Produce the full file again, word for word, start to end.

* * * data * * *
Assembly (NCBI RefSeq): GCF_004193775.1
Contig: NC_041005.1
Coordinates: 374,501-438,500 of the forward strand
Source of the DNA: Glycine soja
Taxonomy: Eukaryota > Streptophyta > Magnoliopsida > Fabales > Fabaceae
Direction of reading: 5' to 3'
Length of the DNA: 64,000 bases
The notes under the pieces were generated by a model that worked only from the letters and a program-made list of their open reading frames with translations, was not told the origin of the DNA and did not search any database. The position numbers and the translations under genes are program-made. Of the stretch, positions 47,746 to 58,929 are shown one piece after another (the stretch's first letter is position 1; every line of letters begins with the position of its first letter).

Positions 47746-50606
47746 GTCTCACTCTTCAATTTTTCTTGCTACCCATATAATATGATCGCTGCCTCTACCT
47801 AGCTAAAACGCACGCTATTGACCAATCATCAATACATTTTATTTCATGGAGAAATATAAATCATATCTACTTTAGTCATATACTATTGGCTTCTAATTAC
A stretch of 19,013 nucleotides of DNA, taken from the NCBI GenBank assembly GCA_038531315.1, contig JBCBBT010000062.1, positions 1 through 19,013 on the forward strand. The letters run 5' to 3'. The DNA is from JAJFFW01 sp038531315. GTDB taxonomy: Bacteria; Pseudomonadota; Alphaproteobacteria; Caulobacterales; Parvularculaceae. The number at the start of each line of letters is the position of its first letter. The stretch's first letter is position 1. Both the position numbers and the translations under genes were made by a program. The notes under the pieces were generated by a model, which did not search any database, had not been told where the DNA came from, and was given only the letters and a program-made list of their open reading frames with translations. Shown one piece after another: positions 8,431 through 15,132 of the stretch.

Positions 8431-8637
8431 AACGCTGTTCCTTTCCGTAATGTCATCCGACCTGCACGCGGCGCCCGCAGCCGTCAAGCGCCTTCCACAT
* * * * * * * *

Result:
Assembly (NCBI RefSeq): GCF_004193775.1
Contig: NC_041005.1
Coordinates: 374,501-438,500 of the forward strand
Source of the DNA: Glycine soja
Taxonomy: Eukaryota > Streptophyta > Magnoliopsida > Fabales > Fabaceae
Direction of reading: 5' to 3'
Length of the DNA: 64,000 bases
The notes under the pieces were generated by a model that worked only from the letters and a program-made list of their open reading frames with translations, was not told the origin of the DNA and did not search any database. The position numbers and the translations under genes are program-made. Of the stretch, positions 47,746 to 58,929 are shown one piece after another (the stretch's first letter is position 1; every line of letters begins with the position of its first letter).

Positions 47746-50606
47746 GTCTCACTCTTCAATTTTTCTTGCTACCCATATAATATGATCGCTGCCTCTACCT
47801 AGCTAAAACGCACGCTATTGACCAATCATCAATACATTTTATTTCATGGAGAAATATAAATCATATCTACTTTAGTCATATACTATTGGCTTCTAATTAC
A stretch of 19,013 nucleotides of DNA, taken from the NCBI GenBank assembly GCA_038531315.1, contig JBCBBT010000062.1, positions 1 through 19,013 on the forward strand. The letters run 5' to 3'. The DNA is from JAJFFW01 sp038531315. GTDB taxonomy: Bacteria; Pseudomonadota; Alphaproteobacteria; Caulobacterales; Parvularculaceae. The number at the start of each line of letters is the position of its first letter. The stretch's first letter is position 1. Both the position numbers and the translations under genes were made by a program. The notes under the pieces were generated by a model, which did not search any database, had not been told where the DNA came from, and was given only the letters and a program-made list of their open reading frames with translations. Shown one piece after another: positions 8,431 through 15,132 of the stretch.

Positions 8431-8637
8431 AACGCTGTTCCTTTCCGTAATGTCATCCGACCTGCACGCGGCGCCCGCAGCCGTCAAGCGCCTTCCACAT